More News » Retailers see fastest drop in sales since financial crisis- CBI

Retailers see fastest drop in sales since financial crisis- CBI

Underlying conditions on the High Street remain challenging, says the employers' organisation.

Retail sales volumes fell at their fastest pace since March 2009 in the year to June, likely impacted by the relatively cooler weather compared with this point last year, say the Confederation of British Industry (CBI).

A survey of 88 firms conducted for tor the employers’ organisation, including 45 retailers, judged sales for the time of year to be below average, although to a lesser degree than in May.

Within the retail sector, grocers were the largest contributors to the fall in sales volumes, with the hardware & DIY and footwear & leather sub-sectors also reporting declines. Notably, the only sub-sector to see rising sales this month was non-store (i.e. internet and mail order) retailers, said the CBI.

But internet sales across the retail sector stalled in the year to June, marking the weakest growth since the question was first introduced to the survey (in 2009). Internet sales growth is expected to pick up next month, albeit at a pace well below the long-run average.

Recent data suggests UK economic growth has slowed noticeably in the second quarter of 2019, as the boost from stockpiling activities in Q1 fades. We expect the UK to return to a subdued growth path further ahead, although risks from Brexit uncertainty and global trade tensions remain heightened. For more detail on our view of the outlook, see our economic forecast.

“This month’s drop in sales should be taken with a pinch of salt, given the backdrop of last June’s heatwave and the start of the World Cup. But even accounting for both factors, underlying conditions on the High Street remain challenging. Retailers are having to continually compete for the attention of value-conscious shoppers, in the age of digital disruption,” said Alpesh Paleja, CBI principal economist.

“The new Prime Minister must help support retailers by reducing the high cumulative burden of costs they face. This should start by urgently reviewing the dire business rates system, which is unfairly impacting UK high streets and deterring much needed investment,” he added.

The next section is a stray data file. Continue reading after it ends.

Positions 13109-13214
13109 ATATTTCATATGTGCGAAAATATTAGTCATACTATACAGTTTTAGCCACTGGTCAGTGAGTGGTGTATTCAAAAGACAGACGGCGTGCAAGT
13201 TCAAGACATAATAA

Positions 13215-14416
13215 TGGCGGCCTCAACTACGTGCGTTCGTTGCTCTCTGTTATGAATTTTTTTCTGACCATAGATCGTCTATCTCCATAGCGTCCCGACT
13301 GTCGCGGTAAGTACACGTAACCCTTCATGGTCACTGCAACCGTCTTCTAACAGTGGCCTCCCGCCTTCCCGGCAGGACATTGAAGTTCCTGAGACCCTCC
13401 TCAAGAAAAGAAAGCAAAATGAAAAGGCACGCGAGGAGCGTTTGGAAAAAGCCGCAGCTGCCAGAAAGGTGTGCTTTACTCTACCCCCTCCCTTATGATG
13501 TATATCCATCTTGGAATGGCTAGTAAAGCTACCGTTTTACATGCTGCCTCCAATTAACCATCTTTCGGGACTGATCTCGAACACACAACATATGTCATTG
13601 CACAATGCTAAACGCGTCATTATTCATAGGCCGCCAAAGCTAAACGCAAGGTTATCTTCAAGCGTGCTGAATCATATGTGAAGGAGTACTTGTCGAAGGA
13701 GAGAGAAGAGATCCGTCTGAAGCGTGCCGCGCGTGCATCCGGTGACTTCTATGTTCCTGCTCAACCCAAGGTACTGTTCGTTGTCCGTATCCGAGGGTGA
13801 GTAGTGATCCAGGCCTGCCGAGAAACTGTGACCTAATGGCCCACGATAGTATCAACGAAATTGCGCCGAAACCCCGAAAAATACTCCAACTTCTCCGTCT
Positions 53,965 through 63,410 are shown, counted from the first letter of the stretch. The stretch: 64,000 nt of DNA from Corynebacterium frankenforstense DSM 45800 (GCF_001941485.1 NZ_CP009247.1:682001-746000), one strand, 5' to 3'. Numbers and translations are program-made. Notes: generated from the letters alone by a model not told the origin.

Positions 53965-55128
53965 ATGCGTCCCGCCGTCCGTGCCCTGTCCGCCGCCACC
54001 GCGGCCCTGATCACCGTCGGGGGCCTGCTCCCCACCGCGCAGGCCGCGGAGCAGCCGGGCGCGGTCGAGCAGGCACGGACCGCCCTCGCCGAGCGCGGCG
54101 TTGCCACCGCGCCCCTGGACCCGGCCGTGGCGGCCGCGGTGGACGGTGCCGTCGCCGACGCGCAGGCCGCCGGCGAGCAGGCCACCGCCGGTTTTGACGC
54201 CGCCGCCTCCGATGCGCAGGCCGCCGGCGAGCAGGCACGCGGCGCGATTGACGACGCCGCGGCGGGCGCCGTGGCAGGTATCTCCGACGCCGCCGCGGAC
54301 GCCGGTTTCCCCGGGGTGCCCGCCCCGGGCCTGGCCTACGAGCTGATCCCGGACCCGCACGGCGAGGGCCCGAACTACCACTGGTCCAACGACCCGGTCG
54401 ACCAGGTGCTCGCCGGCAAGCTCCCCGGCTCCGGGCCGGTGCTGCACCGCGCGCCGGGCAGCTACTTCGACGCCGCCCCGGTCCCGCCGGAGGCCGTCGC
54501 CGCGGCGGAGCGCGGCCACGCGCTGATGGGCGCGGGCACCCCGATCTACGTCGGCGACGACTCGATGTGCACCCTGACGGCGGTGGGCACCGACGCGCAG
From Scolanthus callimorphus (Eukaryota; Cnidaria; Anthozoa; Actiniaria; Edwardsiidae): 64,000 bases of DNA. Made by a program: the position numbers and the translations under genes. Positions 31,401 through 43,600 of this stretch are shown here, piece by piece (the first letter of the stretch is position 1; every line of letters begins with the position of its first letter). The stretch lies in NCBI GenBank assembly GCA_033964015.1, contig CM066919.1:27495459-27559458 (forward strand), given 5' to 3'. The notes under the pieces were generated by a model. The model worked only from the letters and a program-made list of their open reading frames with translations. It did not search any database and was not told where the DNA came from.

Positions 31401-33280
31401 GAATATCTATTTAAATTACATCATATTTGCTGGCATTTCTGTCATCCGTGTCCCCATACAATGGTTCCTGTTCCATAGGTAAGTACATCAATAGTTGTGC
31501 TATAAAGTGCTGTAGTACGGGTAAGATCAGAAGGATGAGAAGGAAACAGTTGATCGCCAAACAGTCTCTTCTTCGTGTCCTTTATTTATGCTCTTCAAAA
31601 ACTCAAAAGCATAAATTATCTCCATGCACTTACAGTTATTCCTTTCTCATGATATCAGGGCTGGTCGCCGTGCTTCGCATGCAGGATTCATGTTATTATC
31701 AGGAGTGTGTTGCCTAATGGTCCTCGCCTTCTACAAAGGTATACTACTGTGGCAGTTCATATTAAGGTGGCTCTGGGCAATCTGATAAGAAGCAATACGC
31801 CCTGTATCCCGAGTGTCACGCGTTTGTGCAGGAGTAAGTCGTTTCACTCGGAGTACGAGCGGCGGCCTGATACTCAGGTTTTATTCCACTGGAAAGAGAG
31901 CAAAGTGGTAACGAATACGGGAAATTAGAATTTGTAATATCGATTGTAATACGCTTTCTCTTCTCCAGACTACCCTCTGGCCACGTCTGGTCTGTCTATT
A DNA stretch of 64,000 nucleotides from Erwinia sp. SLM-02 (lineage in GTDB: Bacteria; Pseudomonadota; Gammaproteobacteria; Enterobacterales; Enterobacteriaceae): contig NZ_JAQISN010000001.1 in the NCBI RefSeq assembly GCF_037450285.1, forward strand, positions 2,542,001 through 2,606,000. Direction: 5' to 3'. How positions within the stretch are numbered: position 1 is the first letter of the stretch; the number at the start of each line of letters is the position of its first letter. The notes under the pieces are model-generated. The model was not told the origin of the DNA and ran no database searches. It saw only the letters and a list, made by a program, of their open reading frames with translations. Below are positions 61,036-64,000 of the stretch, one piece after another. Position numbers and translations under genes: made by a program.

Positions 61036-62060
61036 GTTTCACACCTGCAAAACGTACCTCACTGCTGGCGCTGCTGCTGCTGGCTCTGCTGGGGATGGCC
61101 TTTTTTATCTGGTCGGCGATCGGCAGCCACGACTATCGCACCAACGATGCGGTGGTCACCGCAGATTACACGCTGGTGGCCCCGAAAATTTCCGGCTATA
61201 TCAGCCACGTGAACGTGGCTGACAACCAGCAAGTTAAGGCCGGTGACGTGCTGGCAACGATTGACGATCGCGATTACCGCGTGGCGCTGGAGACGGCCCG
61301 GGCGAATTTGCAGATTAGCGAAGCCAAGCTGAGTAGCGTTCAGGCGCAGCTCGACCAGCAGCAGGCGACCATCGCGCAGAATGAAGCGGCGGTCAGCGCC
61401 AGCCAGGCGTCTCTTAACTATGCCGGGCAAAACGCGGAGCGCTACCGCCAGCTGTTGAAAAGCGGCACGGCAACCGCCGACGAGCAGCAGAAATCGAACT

The survey found 16% of retailers said that sales volumes were up in June on a year ago, whilst 58% said they were down, giving a weighted balance of -42%. It added 16% of respondents expect sales volumes to increase next month, whilst 27% expect a decrease, giving a balance of -11% of retailers placed more orders with suppliers than they did a year ago, whilst 48% placed fewer orders, giving a balance of -33%.

The survey said 26% of retailers reported that their volume of sales for the time of year were good, whilst 45% said they were poor, giving a balance of -19%. Internet sales were broadly flat on a year ago (+3%), following growth in the previous month (+38%). Internet sales growth is expected to pick up in the year to July (+23%), but remain weaker than the long-run average (+46%)

Amongst wholesalers 31% of wholesalers reported sales volumes to be up on last year, and 22% said they were down, giving a balance of +9%. Volumes are expected to fall slightly next month (-4%. Orders placed upon suppliers fell (-10%), with a slower decline expected in the year to July (-4%).

For motor traders 10% of motor traders reported sales volumes were up on a year ago, whilst 51% said they were down, giving a balance of -41%. Volumes are expected to be broadly flat next month (-3%).

The Distributive Trades Survey (DTS) survey includes measures of sales activity across the distributive trades. It was first introduced in 1983 and the retail results form the UK component of the EC survey of retail trades. The survey was conducted between 28 May and 14 June. 88 firms took part, of which 45 were retailers, 37 were wholesalers and 6 were motor traders. A balance is the difference between the percentage of retailers reporting an increase and those reporting a decrease.

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